How Rep. Duncan Hunter Allegedly Spent Republican Campaign Funds—Including on Tequila, Video Games and Holidays

Duncan Hunter
Representative Duncan Hunter of California addresses the media before a painting he found offensive and had removed was rehung in the U.S. Capitol on January 10, 2017. Hunter and his wife were indicted on charges they used $250,000 in campaign funds for their personal use. Joe Raedle/Getty Images

Representative Duncan Hunter of California and wife Margaret Hunter were indicted on 60 counts by a federal grand jury on Tuesday on charges that they used $250,000 in campaign funds for their own personal use.

According to the indictment, the couple conspired “to enrich themselves, and others at their direction, by converting campaign funds for their own personal benefit and enjoyment, and for the benefit of others with whom the Hunters had personal relationships.”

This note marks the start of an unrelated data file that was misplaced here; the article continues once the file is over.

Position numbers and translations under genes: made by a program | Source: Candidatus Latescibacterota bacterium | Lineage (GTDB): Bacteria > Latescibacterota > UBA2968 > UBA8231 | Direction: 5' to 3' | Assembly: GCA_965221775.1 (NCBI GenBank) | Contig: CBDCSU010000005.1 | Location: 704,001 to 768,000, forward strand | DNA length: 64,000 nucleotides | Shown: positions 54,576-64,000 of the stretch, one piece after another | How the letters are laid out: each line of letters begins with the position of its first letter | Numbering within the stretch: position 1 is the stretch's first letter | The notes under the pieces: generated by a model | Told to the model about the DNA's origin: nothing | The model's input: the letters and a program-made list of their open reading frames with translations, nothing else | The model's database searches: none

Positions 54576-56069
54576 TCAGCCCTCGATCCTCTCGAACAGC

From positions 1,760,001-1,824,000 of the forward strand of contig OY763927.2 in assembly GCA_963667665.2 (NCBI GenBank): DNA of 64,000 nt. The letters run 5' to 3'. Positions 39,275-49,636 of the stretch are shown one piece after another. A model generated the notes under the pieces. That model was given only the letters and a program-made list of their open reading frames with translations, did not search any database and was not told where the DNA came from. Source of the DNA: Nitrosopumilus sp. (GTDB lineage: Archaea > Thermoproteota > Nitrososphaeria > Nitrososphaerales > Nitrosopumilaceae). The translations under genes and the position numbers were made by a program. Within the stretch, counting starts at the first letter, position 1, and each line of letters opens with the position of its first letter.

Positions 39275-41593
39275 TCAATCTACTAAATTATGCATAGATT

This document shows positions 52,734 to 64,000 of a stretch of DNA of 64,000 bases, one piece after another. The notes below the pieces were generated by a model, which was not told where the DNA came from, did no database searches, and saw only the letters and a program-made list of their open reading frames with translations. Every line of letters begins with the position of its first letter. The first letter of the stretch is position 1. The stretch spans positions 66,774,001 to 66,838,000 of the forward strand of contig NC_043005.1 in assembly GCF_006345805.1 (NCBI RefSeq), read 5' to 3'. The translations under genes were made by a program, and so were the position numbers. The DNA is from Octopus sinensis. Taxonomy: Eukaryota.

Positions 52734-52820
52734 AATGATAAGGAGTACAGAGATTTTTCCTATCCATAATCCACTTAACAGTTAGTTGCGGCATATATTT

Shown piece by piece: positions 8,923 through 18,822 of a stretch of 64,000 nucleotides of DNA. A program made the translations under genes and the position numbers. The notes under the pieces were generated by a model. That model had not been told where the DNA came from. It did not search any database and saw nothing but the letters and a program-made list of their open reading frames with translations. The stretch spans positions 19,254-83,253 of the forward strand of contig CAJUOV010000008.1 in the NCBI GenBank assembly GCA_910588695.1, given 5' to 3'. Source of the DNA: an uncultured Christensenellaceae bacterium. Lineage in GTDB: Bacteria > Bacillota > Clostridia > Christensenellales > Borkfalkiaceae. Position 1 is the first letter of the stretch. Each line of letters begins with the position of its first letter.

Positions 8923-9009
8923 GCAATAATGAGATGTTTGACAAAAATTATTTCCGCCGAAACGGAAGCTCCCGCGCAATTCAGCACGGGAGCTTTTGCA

Hunter, a Republican, represents California’s 50th District, which includes San Diego County. He was elected in 2012. Before that, he represented California’s 52nd District, having taken office in 2009 following a career in the U.S. Marine Corps.

His wife worked on and off for his campaign, earning $116,000 over seven years, and had access access to the campaign's funds—including its credit card.

The indictment details a litany of indulgences by the Hunters, allegedly paid for with campaign money meant to be used to elect Hunter to Congress.

From December 2009 to at least the end of 2016, according to the indictment, the Hunters spent that money on such items as dental work, holidays, golf days, racetrack outings, theater tickets, family groceries, school fees, fast food, clothing, consumer electronics, alcoholic drinks and more—despite receiving warnings and queries from the campaign's treasurer.

The pair allegedly lied repeatedly to him whenever he questioned the nature of their spending.